What’s important to understand is that there’s no single blueprint architecture or solution that works for everyone. It needs a practical approach that’s customised to the nature of your organisation. The true value of cloud, as many organisations are finding, lies not in a single benefit, such as cost or performance, but in providing the foundation for an entirely new and flexible consumption model for IT, which enables faster time to market. It’s this level of flexibility that makes cloud an attractive prospect.

Multicloud flexibility

For an understanding of what multicloud is, we recommend you read our previous article on the topic. In this article, we want to explain why multicloud is important in the context of enabling a phase of modernisation across your organisation.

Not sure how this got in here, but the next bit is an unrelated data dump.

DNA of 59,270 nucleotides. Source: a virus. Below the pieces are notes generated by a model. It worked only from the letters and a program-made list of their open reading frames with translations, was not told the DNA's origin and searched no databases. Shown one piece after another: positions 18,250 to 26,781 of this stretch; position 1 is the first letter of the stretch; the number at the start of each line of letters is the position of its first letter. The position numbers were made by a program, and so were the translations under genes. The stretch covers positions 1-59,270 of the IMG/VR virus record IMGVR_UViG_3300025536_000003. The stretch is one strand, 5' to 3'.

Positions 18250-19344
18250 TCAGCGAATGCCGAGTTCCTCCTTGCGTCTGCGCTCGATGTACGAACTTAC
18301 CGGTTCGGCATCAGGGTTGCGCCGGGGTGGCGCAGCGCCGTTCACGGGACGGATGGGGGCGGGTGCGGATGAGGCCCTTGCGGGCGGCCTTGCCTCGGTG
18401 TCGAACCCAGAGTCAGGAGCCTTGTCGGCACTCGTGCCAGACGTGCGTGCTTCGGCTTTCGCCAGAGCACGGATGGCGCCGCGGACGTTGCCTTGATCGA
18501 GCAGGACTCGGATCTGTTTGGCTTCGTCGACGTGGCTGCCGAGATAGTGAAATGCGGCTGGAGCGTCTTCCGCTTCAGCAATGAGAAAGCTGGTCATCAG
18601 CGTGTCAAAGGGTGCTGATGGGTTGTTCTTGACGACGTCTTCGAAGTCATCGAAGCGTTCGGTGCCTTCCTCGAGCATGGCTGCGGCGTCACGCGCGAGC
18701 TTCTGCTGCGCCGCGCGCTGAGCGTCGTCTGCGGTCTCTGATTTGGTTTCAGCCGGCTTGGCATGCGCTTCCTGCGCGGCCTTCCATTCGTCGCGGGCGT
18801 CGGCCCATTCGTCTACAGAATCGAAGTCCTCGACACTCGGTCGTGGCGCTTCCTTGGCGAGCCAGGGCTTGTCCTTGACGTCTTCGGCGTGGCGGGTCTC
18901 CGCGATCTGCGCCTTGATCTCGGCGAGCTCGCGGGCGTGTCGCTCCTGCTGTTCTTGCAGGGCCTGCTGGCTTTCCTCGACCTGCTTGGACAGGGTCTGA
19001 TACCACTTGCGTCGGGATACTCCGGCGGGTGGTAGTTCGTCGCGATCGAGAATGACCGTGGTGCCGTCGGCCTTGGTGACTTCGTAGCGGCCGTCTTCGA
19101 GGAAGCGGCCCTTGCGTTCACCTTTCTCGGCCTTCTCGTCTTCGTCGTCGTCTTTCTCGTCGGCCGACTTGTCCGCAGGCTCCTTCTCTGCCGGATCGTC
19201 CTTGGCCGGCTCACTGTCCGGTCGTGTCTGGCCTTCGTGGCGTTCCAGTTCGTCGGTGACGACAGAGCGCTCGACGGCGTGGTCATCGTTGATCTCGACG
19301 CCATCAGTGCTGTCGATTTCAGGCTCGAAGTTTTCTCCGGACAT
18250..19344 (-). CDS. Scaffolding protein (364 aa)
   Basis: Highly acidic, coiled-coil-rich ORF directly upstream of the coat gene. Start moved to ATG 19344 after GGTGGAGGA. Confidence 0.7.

The greatest struggle many organisations face in adopting a multicloud strategy or implementation is that it involves tasks that are unfamiliar, even to experienced technical teams. Regardless of the size and nature of the business, IT platforms have typically become more complex. They run hundreds of applications, dozens of databases and millions of lines of code. Transitioning from on-premises to cloud requires a new and often unfamiliar approach to managing these applications. Getting everyone onboard with the transition is no easy task.